Distributors make significant investments in brands to help them reach the consumer and grow.
Here are just a few examples:
Logistics: Because beer is heavy, perishable and temperature-controlled, distributors make investments to get fresh product from the brewery to thousands of retail locations in a wide range of markets, where it is purchased by consumers. From storing and loading, to transporting and delivering, distributors provide the personnel and the equipment to ensure that the freshest product reaches consumers.
Localized Sales Force: Distributors provide “feet on the street” relationships with retailers in their local communities. This allows brewers to concentrate on making great beers. Distributors are experienced in talking with local retailers about a wide variety of beers and the best techniques for displaying each product to attract local consumers to new brands.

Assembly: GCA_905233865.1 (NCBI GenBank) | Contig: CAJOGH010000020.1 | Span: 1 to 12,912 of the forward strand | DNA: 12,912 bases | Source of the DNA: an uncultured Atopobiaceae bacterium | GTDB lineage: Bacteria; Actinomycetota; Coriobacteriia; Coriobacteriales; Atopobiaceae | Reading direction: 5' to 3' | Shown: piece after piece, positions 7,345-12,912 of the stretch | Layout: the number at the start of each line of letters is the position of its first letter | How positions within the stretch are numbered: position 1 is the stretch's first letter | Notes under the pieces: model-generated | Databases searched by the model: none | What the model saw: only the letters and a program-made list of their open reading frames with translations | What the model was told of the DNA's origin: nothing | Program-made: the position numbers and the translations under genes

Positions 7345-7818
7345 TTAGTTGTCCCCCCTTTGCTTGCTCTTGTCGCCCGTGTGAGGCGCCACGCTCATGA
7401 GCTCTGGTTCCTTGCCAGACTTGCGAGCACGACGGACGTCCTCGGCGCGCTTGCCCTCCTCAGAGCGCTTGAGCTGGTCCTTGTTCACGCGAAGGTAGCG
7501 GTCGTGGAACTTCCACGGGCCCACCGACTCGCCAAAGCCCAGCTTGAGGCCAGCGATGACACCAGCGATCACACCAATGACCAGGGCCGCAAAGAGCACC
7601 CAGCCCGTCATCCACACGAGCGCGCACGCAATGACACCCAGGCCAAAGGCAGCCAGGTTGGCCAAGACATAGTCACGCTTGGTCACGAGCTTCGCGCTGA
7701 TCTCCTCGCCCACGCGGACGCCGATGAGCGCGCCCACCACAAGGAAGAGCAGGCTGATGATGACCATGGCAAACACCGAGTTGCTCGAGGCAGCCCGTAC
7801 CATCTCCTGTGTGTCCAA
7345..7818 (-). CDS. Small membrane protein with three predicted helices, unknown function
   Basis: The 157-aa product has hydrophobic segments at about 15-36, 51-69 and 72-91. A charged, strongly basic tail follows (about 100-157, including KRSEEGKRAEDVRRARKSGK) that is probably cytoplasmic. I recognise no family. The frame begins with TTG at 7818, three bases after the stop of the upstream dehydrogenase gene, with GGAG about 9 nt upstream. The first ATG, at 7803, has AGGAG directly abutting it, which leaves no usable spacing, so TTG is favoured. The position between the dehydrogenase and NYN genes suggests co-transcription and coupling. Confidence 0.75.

Marketing: Distributors produce marketing material including banners and point-of-sale items that help promote brands to consumers. Distributors also sponsor product sampling events (as allowed by local law) and work with retailers to develop advertisements to raise awareness of brands before consumers.
Retailer Training: Because distributor sales staff are well-trained and very knowledgeable about product attributes and local consumer trends, they work to educate retail staff (especially wait staff and servers) who interact directly with consumers.
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